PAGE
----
Trampling rights

São Paulo Governor Geraldo Alckmin today signed the bill approved by the state legislature on July 4 that limits the right to demonstration. The bill, drafted by state lawmaker Campos Machado, bans the use of masks at protests and requires prior notice to be given to both the Military Police and the Civil Police. It also makes it illegal to be in possession of objects that could be considered “weapons” by the police.

The move by Alckmin, who has promised a swift implementation of the law, contrasts with the lack of any progress by his government investigating the military police officers involved in abuses and violations during the protests. Since the protests began in June 2013, not a single officer has been charged, despite the enormous amount of recorded evidence presented to the Internal Affairs Office.

“The signing of the bill is an example of one of the most serious contradictions of the State: that it acts with extreme efficiency to repress and suppress rights, but it is incapable of admitting or investigating its own violations,” said Rafael Custódio, coordinator of the Justice program at Conectas. According to Camila Marques, a lawyer for the Legal Reference Center of the non-governmental organization Article 19, “it is regrettable that a decision of this magnitude, that directly affects constitutional freedoms and guarantees, is being passed without any debate, and for the exclusive purpose of curtailing freedom of expression”.

Suppressed rights

As far as Conectas and Article 19 are concerned, the bill signed by Alckmin is unconstitutional since it restricts the right to protest that is protected in article 5 of the Constitution of 1988.

The use of masks is part of people’s right of personality and freedom of expression and does not prevent demonstrators from identifying themselves to the authorities. Moreover, activists and professionals are known to use masks and helmets to counter the effects of less-lethal weapons – so frequently used illegally and disproportionately by the police, as seen at the demonstrations on July 2, June 12 and May 15, 2014.

“Besides the unconstitutionality of the law, we need to consider the people who use masks only when necessary, to protect themselves from tear gas – such is the case with our first aid volunteers,” said Alexandre Morgado, a volunteer for GAPP (Popular Protest Support Group), which provides assistance to the wounded during demonstrations. “On numerous occasions, this gas has been fired for no reason, in closed off areas or while we are tending to a victim. In these cases, the mask is our only protection. So far, we have already assisted more than 90 victims at demonstrations and tear gas has been a part of the scenario on the vast majority of occasions.”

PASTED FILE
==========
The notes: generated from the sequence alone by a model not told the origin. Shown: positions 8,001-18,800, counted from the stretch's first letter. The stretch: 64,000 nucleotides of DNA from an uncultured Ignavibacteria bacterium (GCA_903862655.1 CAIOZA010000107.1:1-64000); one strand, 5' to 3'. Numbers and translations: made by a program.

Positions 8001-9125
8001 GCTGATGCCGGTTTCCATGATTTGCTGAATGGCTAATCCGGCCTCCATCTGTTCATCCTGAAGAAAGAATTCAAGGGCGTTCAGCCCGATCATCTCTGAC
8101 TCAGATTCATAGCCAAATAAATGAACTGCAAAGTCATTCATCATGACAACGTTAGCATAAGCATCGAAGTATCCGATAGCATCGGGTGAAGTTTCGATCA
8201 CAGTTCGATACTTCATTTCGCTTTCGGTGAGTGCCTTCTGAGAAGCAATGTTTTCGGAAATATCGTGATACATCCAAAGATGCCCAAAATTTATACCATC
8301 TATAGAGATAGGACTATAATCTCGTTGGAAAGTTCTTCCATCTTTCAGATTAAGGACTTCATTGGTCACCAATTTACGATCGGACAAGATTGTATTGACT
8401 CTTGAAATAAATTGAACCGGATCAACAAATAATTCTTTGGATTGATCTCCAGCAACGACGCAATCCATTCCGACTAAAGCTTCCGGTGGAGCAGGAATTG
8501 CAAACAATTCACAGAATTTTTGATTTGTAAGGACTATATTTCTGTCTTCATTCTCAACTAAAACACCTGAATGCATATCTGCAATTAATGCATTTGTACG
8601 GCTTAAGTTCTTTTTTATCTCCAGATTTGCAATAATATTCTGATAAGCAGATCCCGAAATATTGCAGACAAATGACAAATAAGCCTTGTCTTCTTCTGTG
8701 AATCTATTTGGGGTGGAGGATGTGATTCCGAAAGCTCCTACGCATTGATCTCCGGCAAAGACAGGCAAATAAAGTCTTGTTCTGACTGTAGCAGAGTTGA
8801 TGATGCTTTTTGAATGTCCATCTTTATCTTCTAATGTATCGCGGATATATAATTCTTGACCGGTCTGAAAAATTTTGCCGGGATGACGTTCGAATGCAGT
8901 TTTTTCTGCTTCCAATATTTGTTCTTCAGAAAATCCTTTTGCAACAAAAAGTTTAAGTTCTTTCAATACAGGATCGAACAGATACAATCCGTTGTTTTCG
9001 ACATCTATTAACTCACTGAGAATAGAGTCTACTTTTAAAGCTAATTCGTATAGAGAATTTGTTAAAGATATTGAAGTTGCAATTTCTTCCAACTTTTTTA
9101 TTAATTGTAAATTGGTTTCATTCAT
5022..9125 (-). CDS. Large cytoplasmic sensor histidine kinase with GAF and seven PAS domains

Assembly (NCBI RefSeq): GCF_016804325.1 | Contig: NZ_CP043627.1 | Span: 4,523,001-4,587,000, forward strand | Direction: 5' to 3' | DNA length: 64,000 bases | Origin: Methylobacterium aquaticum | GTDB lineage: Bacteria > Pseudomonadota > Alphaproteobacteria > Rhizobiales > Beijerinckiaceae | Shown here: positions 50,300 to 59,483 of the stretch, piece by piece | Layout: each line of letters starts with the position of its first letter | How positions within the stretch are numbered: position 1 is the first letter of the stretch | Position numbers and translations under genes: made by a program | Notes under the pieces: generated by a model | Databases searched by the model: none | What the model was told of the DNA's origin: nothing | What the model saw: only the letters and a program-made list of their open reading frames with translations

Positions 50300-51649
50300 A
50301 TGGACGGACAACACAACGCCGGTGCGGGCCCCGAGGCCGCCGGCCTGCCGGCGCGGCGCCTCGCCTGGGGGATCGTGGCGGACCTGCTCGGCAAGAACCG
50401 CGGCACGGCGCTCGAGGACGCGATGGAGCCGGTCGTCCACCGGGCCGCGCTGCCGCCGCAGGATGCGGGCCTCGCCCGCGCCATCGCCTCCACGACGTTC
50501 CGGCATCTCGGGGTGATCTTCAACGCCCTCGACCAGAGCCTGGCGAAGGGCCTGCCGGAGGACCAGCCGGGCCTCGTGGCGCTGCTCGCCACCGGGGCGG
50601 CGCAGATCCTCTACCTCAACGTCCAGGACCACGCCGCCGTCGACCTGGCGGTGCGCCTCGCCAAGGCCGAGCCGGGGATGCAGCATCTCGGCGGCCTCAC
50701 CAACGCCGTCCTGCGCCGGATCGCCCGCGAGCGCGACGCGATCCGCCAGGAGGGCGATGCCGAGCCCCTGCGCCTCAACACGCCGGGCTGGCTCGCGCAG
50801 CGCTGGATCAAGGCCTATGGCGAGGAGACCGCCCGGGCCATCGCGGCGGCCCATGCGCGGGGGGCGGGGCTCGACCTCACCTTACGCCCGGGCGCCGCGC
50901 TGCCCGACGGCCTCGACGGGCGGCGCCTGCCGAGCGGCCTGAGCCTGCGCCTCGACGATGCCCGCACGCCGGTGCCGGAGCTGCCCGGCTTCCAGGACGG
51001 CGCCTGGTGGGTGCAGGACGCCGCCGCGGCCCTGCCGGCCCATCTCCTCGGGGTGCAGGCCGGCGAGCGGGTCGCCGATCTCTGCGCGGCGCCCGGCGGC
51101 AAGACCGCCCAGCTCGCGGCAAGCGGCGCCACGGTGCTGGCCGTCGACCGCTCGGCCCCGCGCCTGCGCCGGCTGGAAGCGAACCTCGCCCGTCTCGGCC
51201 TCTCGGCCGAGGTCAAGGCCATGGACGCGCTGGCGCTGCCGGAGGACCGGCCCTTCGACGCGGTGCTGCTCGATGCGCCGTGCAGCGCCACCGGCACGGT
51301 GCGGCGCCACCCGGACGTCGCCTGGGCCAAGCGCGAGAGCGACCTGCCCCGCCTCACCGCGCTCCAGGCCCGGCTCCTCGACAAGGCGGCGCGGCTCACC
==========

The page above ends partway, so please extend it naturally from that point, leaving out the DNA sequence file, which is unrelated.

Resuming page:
The provision against the use of masks also reveals that the State views demonstrators as potential criminals. The police forces, meanwhile, will now have more power to arrest activists – which will encourage the illegal practice of arrest for verification already widely condemned by human rights organizations and social movements.

The ban on carrying objects that could be considered weapons is also sensitive, since the bill is not clear and specific, paving the way for arbitrary action by the authorities. The bill refers to “other [objects] that could harm people and damage public or private property”. It is worth remembering that the bearing of arms is already regulated by federal legislation.

The requirement for prior notice is also the subject of criticism, even though it is permitted by the Constitution. There are concerns that it will be used by the police to curtail the right to protest, just like what happened at a peaceful demonstration held in July this year at Roosevelt square.

The organizations are considering the possibility of filing a Declaratory Action of Unconstitutionality against the new law.


Similar bills to the one signed today in São Paulo are also pending in the federal legislature and in other states. In May, Conectas, Article 19 and partners submitted a technical opinion to members of the federal Congress criticizing Bill 508/2013, which increases penalties for crimes committed at protests when offenders are wearing masks.

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